She lived extremely distressed by this fact, but also learned to cultivate another perspective of herself, where her love affairs filled her need for affection and eventually shaped her more confident side.
She had several male lovers whom she hid – including the Ukrainian Trotsky – but also several women whom she publicly announced. In part, between the couple there was a love of care and friendship where mutual dependence reigned, she needed Diego’s attention, and he needed Kahlo’s care.
This later resulted in a separation of them, but nothing lasts forever and that goes, in this case, for the separation of these two. So on December 8, 1930, she announced her second marriage to Riviera, it is worth noting that this time she imposed rules and was no longer the woman she was before.
When looking at their relationship, this is a very controversial part of her life, and there are two sides to it, where at the same time she was a revolutionary, she was stuck in a dysfunctional love.
This is up to each person to judge, the fact is that she had her intensity in the way she lived, and this overflowed into all aspects of her life.
Kahlo’s representativeness in Latin manners and cultures was extremely remarkable and important for society. But everyone has a beginning and hers was longer than many artists who start out as prodigies in painting.
Her first influence was her father, who began to share with her his interest in Mexican arts and showed her how to use a camera, this affected her own portrait art in the future. The difference was in the way she saw the images in her head, not at all conventional, shall we say.
At a young age she met Fernando Fernández who taught her how to draw, and eventually when she suffered the bus accident that completely fractured her, painting became an escape, a form of battle for life. She reinvents herself with each painting, as in “The Broken Column” painted in 1944.
Briefly her paintings were influenced by Diego, as she admired him, but this was only in the beginning. She had her own method of painting, even called primitive and even referenced, in the work, as a child filling a coloring book.
She also began to take her painting more seriously, creating a discipline that was honing her technical painting skills. In the years 1937 and 1938 she produced the largest amount of painting since she was 8 years married.
But her highlight came in April 1938, when the surrealist painter André Breton saw her work. He offered to organize an exhibition in Paris, which was materialized and there she had the opportunity to deepen further into the surrealist spirit of the city, materializing and influencing her art.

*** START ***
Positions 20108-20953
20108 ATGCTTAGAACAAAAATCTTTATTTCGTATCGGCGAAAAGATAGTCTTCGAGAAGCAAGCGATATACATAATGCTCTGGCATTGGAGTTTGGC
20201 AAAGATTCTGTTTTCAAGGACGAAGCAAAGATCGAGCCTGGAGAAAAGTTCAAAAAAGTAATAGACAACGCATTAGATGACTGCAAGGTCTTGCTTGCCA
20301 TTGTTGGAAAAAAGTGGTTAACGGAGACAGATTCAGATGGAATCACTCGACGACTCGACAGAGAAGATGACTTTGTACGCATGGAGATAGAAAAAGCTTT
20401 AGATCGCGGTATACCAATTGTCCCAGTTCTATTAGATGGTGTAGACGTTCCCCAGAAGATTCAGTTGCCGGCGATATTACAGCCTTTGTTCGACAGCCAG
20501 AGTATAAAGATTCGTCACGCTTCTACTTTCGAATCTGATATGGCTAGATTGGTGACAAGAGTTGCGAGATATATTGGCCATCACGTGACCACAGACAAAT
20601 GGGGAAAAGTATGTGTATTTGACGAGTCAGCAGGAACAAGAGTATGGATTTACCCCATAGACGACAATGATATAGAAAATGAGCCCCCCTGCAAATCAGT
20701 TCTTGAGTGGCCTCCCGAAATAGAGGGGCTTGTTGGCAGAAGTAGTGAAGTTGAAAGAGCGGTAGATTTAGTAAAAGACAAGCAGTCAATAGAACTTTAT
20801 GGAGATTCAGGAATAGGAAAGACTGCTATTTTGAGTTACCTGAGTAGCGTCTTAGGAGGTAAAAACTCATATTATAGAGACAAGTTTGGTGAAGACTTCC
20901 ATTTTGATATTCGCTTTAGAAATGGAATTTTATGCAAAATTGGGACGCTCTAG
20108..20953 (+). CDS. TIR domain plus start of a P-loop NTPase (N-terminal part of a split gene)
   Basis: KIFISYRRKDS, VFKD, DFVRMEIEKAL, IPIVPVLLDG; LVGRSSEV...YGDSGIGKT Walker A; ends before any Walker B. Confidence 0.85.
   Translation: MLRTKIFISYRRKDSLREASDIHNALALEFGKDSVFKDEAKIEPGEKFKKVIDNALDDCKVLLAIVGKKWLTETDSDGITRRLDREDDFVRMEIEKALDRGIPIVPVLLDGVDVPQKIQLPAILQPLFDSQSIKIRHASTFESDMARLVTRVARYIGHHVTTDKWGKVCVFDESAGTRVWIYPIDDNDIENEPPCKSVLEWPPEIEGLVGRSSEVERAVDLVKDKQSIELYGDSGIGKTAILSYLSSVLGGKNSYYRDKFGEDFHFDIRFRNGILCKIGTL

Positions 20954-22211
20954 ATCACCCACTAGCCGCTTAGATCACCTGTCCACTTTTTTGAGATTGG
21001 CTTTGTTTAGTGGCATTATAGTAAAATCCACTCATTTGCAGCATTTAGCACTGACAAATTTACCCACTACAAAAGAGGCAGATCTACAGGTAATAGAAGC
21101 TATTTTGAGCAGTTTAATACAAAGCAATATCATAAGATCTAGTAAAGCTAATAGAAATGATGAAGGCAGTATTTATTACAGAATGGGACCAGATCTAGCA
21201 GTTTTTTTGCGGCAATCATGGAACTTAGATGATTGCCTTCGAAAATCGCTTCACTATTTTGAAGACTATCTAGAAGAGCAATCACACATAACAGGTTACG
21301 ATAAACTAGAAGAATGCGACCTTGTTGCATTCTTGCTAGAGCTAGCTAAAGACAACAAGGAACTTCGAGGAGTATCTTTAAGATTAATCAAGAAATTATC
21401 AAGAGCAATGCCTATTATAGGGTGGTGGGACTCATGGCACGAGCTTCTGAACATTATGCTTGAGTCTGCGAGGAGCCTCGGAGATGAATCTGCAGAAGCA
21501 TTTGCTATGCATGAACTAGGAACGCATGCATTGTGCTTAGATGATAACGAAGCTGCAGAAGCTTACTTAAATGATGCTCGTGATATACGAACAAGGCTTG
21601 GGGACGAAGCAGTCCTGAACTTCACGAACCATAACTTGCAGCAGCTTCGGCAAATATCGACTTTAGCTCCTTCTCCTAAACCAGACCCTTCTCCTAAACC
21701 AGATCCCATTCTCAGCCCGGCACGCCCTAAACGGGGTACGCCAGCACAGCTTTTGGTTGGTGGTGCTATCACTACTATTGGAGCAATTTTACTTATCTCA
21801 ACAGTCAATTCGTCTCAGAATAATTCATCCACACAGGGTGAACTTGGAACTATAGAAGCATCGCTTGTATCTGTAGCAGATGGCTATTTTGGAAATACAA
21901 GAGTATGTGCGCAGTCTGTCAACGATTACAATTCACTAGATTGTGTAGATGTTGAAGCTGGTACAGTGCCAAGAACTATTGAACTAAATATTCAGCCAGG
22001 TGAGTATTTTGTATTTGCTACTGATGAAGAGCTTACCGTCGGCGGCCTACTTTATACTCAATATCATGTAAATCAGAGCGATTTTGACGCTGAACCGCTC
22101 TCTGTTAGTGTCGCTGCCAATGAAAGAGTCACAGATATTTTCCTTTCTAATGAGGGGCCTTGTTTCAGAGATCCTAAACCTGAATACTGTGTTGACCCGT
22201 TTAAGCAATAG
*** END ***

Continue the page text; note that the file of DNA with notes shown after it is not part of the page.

Her achievements did not stop there, later in 1946 she was selected as one of six artists to receive a government grant, and in the middle of this same year at the National Exhibition at the Palace of Fine Arts, where she won prizes in pesos.
However, she had a very specific style, which always portrayed her feelings, so Frida had a hard time satisfying her clients. After all, her pieces were often filled with melancholy and sadness, this fact led her to become a teacher in her search for a more fixed income.
As an art teacher, she gave her students freedom and guided them through the theory of painting as well as renowned painters. Her students later made mural paintings that were a great success. These students became proudly known as los Fridos.
Among some of Frida’s works these are some of the most remarkable and well-known:
By showing herself to be outside the behavioral and aesthetic female standards of the time, Frida opened opportunities and representation for local women and eventually those from all over the world.
Her explosive and outgoing behavior with a masculine “touch” contrasted with the local conservatism, and she practiced all kinds of sports that women previously did not dare to try.
She brought feeling and passion in her paintings that became internationally known, opening up recognition for women in the market, but mainly her dissemination of Latin culture initiated a greater respect for the local culture.
With controversies in her relationship, Kahlo was known for establishing extramarital relationships not only with men, but women as well. Whether out of addiction or to quell the bitterness of her husband’s betrayal, she reinvented the wheel.
She was no longer “the betrayed one”, but the captivating woman capable of unleashing all her feelings without thinking about the consequences. She loved when and whom she wanted, suffered when and for whom she wanted, and this was the hardest, most judgmental, and transforming decision of her trajectory, to be who she was.
Her journey brought her a lot of emotional and physical difficulties as well, but the latter was the one that most interfered in her life. The serious accident she suffered at a young age forced her to go through numerous surgeries and months of bed rest.
Pain medication was needed, especially as she neared death, and posture vests were an almost daily reality for her. She constantly fought her pain and anguish, her healing method being through painting.
When July 13, 1954, arrived, Frida died after complications from one of her many surgeries.
Her last moments were gray and compiled of pains, some speculate that her death would have been suicide, however her closest loved ones rule out this option and believe in the medical report of a pulmonary embolism.
Tributes were paid to her before and after her death, many people attended before the thousands she touched, directly or indirectly. Until today, she stands as a symbol of perseverance, strength and authenticity and will forever be remembered as such.
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While we can draw great inspiration from the artist, much can also be learned from what to protect oneself from. That is why this work has two great lessons for us to take away with us: